A man is suing BMW and seat-manufacturer Corbin-Pacific because a four-hour motorcycle ride gave him an erection that would not go away. The civil suit, filed in the Superior Court of California in San Francisco, alleges the plaintiff, Henry Wolf, developed a severe case of priapism after a long ride on a 1993 BMW motorcycle. […]
More on 2012 BMW S1000RR Recall
The National Highway Traffic Safety Administration has officially announced the recall for the 2012 BMW S1000RR, providing more information about the problem.
According to documents released by NHTSA, the bolts on the connecting rods in the BMW S1000RR may come loose because of an anti-corrosive agent applied to the bolts. The anti-corrosive agent may effect the bolt torque, potentially leading them to come loose, particularly at high temperatures or rpms.
BMW received 33 warranty claims of engine failure including one in the U.S. The first claim was reported on Jan. 30, 2012, from outside the U.S. An investigation in February determined the engine failed because the connecting rod bolts had come loose but BMW was unable to determine the cause.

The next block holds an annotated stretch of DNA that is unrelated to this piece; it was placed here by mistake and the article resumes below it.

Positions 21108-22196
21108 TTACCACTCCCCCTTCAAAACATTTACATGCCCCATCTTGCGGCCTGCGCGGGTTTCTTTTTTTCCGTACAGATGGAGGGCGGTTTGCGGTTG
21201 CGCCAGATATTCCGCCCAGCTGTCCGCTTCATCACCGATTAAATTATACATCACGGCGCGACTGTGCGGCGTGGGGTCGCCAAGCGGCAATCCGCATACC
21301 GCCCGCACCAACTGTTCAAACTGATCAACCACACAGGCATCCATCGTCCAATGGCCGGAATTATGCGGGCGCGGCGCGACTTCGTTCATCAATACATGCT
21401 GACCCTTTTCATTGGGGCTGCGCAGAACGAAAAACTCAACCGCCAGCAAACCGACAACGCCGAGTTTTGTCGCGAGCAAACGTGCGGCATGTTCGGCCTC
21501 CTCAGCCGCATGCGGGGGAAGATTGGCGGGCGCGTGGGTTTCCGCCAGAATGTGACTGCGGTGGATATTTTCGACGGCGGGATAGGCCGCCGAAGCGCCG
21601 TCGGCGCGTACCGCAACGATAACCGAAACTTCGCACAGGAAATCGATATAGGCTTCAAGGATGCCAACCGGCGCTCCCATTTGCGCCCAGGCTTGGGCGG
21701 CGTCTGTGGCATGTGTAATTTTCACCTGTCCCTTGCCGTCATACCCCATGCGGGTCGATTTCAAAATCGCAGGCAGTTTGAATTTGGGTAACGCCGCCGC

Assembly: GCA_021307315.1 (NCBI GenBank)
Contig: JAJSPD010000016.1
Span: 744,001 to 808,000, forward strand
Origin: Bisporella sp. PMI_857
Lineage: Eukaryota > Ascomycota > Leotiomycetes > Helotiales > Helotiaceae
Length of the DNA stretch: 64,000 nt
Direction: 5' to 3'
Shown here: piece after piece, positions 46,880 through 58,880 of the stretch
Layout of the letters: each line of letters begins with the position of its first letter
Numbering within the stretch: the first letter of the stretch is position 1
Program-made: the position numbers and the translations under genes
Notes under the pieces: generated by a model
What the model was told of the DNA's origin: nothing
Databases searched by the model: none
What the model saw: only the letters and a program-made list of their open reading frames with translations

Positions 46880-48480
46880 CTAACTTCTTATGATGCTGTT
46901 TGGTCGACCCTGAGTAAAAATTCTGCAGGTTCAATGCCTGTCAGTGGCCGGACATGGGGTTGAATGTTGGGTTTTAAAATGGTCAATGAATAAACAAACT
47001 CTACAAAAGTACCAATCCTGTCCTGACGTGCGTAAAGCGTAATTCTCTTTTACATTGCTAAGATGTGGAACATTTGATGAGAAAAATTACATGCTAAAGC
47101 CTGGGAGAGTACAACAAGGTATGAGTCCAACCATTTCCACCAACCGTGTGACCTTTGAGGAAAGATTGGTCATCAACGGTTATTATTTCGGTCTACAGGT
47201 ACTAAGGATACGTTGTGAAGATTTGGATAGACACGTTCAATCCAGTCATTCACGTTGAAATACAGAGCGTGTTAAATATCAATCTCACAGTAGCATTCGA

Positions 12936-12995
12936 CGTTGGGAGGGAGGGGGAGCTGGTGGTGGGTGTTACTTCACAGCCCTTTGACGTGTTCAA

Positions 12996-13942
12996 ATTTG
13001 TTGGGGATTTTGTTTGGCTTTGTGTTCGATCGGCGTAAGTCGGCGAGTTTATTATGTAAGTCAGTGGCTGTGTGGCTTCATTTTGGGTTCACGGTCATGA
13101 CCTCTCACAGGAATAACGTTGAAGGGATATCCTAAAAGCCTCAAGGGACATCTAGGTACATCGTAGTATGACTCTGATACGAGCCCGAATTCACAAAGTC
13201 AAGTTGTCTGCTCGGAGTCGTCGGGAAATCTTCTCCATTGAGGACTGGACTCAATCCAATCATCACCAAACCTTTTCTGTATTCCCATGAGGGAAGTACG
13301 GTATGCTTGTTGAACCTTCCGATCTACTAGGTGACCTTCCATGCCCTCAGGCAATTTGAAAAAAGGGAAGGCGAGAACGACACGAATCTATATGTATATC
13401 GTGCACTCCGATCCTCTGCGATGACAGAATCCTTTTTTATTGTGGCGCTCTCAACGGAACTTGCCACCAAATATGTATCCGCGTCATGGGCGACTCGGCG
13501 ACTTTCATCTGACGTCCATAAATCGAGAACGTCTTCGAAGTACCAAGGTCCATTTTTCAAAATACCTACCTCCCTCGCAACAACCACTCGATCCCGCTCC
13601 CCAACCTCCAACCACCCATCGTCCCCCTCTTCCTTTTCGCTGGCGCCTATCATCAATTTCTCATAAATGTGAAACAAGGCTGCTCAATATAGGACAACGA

By March, BMW received 18 more reports, again from outside the U.S. On March 30, BMW determined the cause of the problem. Two days later, BMW received its first warranty claim from the U.S.
2012 BMW S1000R owners are asked to pay attention to any knocking sounds or unusual vibrations coming from the engine. If these warning signs are detected, riders are asked to keep the engine speed as low as possible and come to a stop when it is safe to do so. Riders are asked to shut down the engine once they are stopped and call BMW Motorcycle Roadside Assistance at 1-877-680-2176.
BMW dealers will replace the connecting rod bolts on affected units and apply a thread-locking agent at no cost to the customer. Under the TREAD Act Customer Reimbursement Plan, customers who have already had this performed at their own expense are eligible for reimbursement.
[Source: NHTSA Campaign ID# 12V177000]
2012 BMW S1000RR Engine Recall